Although we never want it to happen, children and infants do have medical emergencies. These can be very stressful, especially if you are not sure what to do. Knowing how to react, and where to start, are key in keeping calm and doing the right thing.

Critical Childhood Emergencies

The most critical emergency is when a child or infant’s breathing stops. Often the heart stops beating as well. A range of things can stop a child breathing such as suffocation with a plastic bag, drowning or medical conditions. Sudden unexpected death in infancy (SUDI) is when a infant dies during sleep. SUDI is the new term for SIDS or cot death. It is the main cause of death of babies. To reduce the risk of SUDI Plunket recommends:

  • a smoke-free pregnancy and household
  • on their back for sleeping
  • a clear face and head free from hazards that can lead to suffocation
  • to be close to parents when asleep (in the same room)
  • breastfeeding.

Severe bleeding in a child or infant is serious because they don’t have as much blood in their system as adults. Any severe bleeding must be stopped immediately. Direct pressure on the wound and elevating the wound if it is on a limb is the best way of stopping any bleeding. Call an ambulance or seek medical advice if the bleeding is severe.

Don’t Drive – Call an Ambulance!

Children and infants are smaller than adults which means parents and caregivers often take injured or seriously ill kids in their car to the medical centre or hospital. Unfortunately this can be very dangerous. Driving a car while your child is seriously injured on the backseat is a highly stressful situation and the likelihood of you crashing increases.

Moving a seriously injured patient – whether an adult or child – can be very risky as the injury can be made worse. And, if something further goes wrong while you are on your way to the hospital, what will you do? If your child stops breathing do you stop and do CPR or do you carry on to hospital – delaying lifesaving treatment. Don’t put yourself in such a position – simply call 111 for an ambulance!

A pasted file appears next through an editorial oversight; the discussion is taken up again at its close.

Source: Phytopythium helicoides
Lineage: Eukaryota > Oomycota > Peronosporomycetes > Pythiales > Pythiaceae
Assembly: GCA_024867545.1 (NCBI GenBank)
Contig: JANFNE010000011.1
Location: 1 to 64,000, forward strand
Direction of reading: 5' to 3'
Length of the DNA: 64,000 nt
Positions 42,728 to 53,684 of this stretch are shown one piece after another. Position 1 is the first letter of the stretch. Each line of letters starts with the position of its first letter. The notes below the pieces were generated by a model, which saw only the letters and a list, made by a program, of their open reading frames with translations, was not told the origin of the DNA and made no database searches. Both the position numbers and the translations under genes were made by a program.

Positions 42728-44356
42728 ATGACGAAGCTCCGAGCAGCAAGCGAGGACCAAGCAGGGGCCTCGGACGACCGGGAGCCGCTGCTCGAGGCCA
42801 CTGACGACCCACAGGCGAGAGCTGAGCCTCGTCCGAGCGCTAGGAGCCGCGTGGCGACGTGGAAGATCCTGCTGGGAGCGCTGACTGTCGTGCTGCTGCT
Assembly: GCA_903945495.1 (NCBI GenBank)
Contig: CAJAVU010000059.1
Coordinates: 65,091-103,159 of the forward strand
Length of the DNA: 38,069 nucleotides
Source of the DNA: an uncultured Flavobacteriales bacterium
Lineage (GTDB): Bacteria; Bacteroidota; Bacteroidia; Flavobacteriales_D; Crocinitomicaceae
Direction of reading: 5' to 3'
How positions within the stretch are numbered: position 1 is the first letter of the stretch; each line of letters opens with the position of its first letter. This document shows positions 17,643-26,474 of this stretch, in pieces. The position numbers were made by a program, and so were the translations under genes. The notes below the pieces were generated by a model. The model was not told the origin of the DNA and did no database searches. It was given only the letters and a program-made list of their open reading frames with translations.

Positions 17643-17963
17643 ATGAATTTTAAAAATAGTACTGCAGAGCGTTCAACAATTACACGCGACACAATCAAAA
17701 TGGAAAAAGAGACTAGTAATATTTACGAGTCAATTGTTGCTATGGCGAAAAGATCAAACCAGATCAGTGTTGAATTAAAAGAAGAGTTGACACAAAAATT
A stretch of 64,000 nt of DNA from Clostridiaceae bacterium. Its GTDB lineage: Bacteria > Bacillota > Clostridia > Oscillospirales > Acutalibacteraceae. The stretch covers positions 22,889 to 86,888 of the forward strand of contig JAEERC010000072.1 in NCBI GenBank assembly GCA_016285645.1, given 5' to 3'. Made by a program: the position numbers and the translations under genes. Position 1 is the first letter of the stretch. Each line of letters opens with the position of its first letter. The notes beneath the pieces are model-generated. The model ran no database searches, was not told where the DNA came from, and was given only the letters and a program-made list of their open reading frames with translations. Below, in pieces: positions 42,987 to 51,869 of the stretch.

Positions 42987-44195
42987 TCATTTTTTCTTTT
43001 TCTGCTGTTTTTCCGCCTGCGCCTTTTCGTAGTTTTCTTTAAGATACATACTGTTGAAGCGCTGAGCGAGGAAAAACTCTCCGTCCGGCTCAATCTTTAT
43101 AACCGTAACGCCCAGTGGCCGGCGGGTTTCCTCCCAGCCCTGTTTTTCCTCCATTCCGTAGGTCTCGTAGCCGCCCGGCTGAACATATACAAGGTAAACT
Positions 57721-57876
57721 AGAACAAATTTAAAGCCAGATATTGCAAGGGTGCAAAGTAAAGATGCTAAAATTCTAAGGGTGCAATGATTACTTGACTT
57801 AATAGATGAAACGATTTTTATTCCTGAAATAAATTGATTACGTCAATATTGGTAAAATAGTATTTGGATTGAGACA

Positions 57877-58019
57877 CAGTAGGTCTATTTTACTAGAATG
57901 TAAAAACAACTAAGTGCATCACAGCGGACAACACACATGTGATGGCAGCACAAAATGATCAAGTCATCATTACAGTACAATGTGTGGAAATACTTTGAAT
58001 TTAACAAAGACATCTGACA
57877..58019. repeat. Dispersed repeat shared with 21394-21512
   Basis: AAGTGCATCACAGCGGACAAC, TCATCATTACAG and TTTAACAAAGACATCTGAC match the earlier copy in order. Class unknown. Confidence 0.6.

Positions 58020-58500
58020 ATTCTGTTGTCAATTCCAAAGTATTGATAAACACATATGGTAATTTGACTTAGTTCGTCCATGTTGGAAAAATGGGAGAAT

One of the most difficult decisions to make sometimes is whether you should call for help or not. Do you take your child to the doctor? Do you call an ambulance? It is important to realise there are people waiting to help you make that decision!

Who to Call for Help with a Childhood Emergency

If your child is having trouble breathing, bleeding severely or is unconscious call 111 for an ambulance immediately. If something else is wrong and you are not sure what to do, get in touch with one of the following:

  • Phone Healthline on 0800 611 116 available 24hrs/day. Healthline’s registered nurses assess a person’s condition and health needs and recommend the best course of action and a time-frame in which to take action. They can also provide general health information and location of services.
  • Phone Plunketline on 0800 933 922 24hrs/day. When you call PlunketLine your call will be answered by a Plunket nurse, who can give you advice and information on your child’s health.
  • Call an ambulance on 111. The Ambulance Emergency Communication Centre can give you advice and will send an ambulance if required.

Prepare for Your Child’s Wellbeing

You can always prepare yourself to cope with any emergency relating to your child. St John runs regular Child First Aid courses throughout the country. These four-hour courses focus on key things to do if your child becomes seriously injured or unwell. It is always better to be prepared! Visit St John on or phone on 0800 FIRST AID (0800 347782)

The link below is for a PDF document compiled by Newborn Services National Women’s Health Auckland City Hospital  which talks about keeping your baby well and what to do if they aren’t. Parents who have had their baby in a Neonatal Units are often strongly advised to go to a CPR class. CPR classes may be run at your hospital, by St John, Parent Centre or by your Plunket nurse.

The following link on the Plunket web site lists when to call your doctor.

Your Well Child/Tamariki Ora health book has a helpful section on care for the unwell baby/child including first aid and CPR. Please read it before you need it.

Thank-you to St John, Plunket and Auckland DHB for their information that I have referenced.

About the Author

Article by Helen Pulford (Midwife and Childbirth Educator) owner of:

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Birth Resources provides information but it is not a substitute for professional midwifery or medical care. You should always seek the advice of your midwife, doctor or health professional for any concerns you may have regarding your health.

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